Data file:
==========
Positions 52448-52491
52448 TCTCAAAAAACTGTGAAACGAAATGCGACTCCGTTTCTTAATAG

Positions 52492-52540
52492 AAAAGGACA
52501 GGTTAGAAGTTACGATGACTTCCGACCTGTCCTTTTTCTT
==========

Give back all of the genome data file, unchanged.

Positions 52448-52491
52448 TCTCAAAAAACTGTGAAACGAAATGCGACTCCGTTTCTTAATAG

Positions 52492-52540
52492 AAAAGGACA
52501 GGTTAGAAGTTACGATGACTTCCGACCTGTCCTTTTTCTT